Cover your tomatoes with water and boil. You could crush the tomatoes and cook them in their own juice, but the canning process is about twice as long. For a shorter canning time, use water instead. I had a stock pot that was already boiling with water, so I just put the double boiler/colander right inside so the tomatoes were "good to go!" For tomatoes canned in water, they'll need to gently boil for 5 minutes.

By this stage in the canning process, hubs had come home. My favorite show, Ghost Hunters, was about to come on, so he took over. It's the only show on TV that I care to watch, so I try not to miss it. But I managed to take some more pictures to help illustrate the process and was able to see the start of my show just in time. :)

It would definitely behoove you to buy a jar lifter. This looks like a modified set of tongs. It's designed to fit around your jars and lifte them out of your hot canner without burning you. Your jars, which were covered in water heating up on the stove, will need to be emptied of water and placed on a dish towel on your counter. The dish towel prevents your counter from getting burned by the hot jar. We had our dish towel and canning materials right next to the stove so everything was conveniently on-hand.

Use a ladel to scoop your tomatoes out of their pot and pour them through a canning funnel into your jars. The funnel helps keep the tomatoes & juice from splashing around.

Add 1 Tbsp of bottled lemon juice to each pint of tomatoes (or 2 Tbsp to each quart). The lemon is needed to correct the pH of the tomatoes to ensure all the little microorganisms are killed off during the canning process.

Add 1 tsp of salt. This step is optional, but it does season your tomatoes a little bit. We added sea salt since it's a healthier alternative to traditional table salt.

(Next steps not pictured, sorry): Pack your tomatoes in good into your jar, leaving 1/2-inch of headspace (that's the amount of space between the top of the water level and the top of the jar. If needed, add some water to your jar. Use a nonmetallic spatula and press gently against your tomatoes to get out any trapped air bubbles.

As soon as everything looks "good", use a lid wand to pull a lid out of the simmering pot of lids on your stove. The lid wand has a magnetic end, so it will easily grab a lid instead of your fingers trying it & getting burned.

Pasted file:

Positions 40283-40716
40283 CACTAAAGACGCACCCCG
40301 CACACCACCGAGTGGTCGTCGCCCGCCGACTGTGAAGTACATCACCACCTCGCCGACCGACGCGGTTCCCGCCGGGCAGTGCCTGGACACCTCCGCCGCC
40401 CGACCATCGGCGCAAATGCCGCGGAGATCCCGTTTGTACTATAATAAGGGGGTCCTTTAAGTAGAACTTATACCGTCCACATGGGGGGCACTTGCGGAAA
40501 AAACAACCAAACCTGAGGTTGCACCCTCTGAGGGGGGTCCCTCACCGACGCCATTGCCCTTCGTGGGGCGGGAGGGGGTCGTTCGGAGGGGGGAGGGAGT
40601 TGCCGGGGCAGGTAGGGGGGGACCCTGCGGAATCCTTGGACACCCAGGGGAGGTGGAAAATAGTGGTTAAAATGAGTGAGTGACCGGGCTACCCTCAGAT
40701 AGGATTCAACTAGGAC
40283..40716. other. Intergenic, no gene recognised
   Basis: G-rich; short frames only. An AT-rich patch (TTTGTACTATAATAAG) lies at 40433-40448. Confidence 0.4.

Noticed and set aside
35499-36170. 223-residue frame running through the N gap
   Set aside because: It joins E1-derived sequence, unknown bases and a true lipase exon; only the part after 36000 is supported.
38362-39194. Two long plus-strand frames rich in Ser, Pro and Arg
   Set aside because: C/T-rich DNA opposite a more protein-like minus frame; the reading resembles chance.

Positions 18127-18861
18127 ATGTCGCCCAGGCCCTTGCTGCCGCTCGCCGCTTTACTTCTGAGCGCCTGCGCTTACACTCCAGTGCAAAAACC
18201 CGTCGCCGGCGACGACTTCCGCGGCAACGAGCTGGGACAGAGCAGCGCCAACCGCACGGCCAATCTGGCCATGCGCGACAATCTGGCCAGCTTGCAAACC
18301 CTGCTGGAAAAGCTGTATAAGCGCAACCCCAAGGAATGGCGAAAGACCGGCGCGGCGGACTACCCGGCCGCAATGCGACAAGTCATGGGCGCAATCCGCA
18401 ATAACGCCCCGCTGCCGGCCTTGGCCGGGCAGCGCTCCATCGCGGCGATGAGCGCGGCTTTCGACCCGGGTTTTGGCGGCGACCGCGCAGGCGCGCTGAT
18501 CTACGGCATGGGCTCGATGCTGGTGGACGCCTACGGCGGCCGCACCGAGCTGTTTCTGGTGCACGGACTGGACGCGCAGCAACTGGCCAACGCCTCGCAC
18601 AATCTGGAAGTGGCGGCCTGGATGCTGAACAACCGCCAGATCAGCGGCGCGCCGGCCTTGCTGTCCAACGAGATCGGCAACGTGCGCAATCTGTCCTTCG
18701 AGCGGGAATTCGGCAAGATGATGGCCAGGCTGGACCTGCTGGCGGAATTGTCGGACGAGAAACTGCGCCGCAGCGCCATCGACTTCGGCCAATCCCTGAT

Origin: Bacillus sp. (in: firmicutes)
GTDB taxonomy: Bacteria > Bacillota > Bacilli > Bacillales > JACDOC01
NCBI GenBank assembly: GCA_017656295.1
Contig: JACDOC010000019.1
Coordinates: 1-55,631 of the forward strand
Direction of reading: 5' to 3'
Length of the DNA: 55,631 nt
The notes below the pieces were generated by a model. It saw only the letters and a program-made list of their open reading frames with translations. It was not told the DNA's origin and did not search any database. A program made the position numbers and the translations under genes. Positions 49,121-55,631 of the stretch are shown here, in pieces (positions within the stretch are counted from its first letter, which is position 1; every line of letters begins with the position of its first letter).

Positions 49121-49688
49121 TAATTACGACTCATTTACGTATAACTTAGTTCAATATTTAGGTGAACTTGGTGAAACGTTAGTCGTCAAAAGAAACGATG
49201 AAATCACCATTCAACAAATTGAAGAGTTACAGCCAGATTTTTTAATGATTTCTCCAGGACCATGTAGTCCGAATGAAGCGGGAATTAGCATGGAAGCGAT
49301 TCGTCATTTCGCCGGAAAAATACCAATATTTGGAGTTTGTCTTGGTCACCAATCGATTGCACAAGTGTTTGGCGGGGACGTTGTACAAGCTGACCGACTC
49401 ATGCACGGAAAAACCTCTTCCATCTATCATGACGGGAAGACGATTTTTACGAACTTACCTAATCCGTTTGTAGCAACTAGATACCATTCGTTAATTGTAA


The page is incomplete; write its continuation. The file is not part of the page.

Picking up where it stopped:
Place the lid on the jar and screw down a band until it's fingertip tight. Use your jar lifter and place the jar back into your canner pot. Then repeat these steps with an empty jar until all jars are filled, or you run out of tomatoes.

Cover your canner with a lid. When hubs started filling the jars, I bumped the dial up to high to ensure the water would be good & ready when it was time for the water bath. After the water comes to a rolling boil, set your time for 40 minutes for pints, or 45 minutes for quarts.
My canner was this year's birthday present from hubs and the kids. It also functions as a pressure cooker, but I haven't had enough green beans or anything else in order to pressure cook anything this year.

My canner did, however, really come in handy for making pickles this year! We've made a couple batches of kosher dill (1st batch is pictured above) and hubs surprised me by using up the last of our cucumbers (we pulled up the dying plants right after picking the last cukes) to make bread & butter pickles earlier this week while I was at work.

After your canning time is done, turn off the heat, remove the lid from your canner, and carefully lift each jar out using your jar lifter.

Place the jars onto a dish towel on your counter. Leave about 2 inches of space between the jars to allow air to circulate and cool them off. Don't retighten the bands until the jars have cooled 12-24 hours.

It's really amazing when the sealing compound sets the lids. You'll hear them "pop!"

After your jars have cooled, check the lids for a good seal by pressing down on the lids. They should not flex if there's a good seal. Double-check by removing the bands and gently use your fingertip to try to remove the lid. If it doesn't flex and you can't lift the lid, then it has a good seal. Replace the band and label the lid. You can use a fancy label you print from your computer, or simply use a sharpie marker and write on the lid. The lids cannot be reused, so it won't hurt anything to write on the lid.

I can't wait until the morning comes to see if all my lids have set correctly. We learned that we could have packed the jars a little better with tomatoes (see picture above, all the tomatoes floated up towards the top). Oh well, you live, you learn. I think we did a good enough job for our first tomato canning experience. :)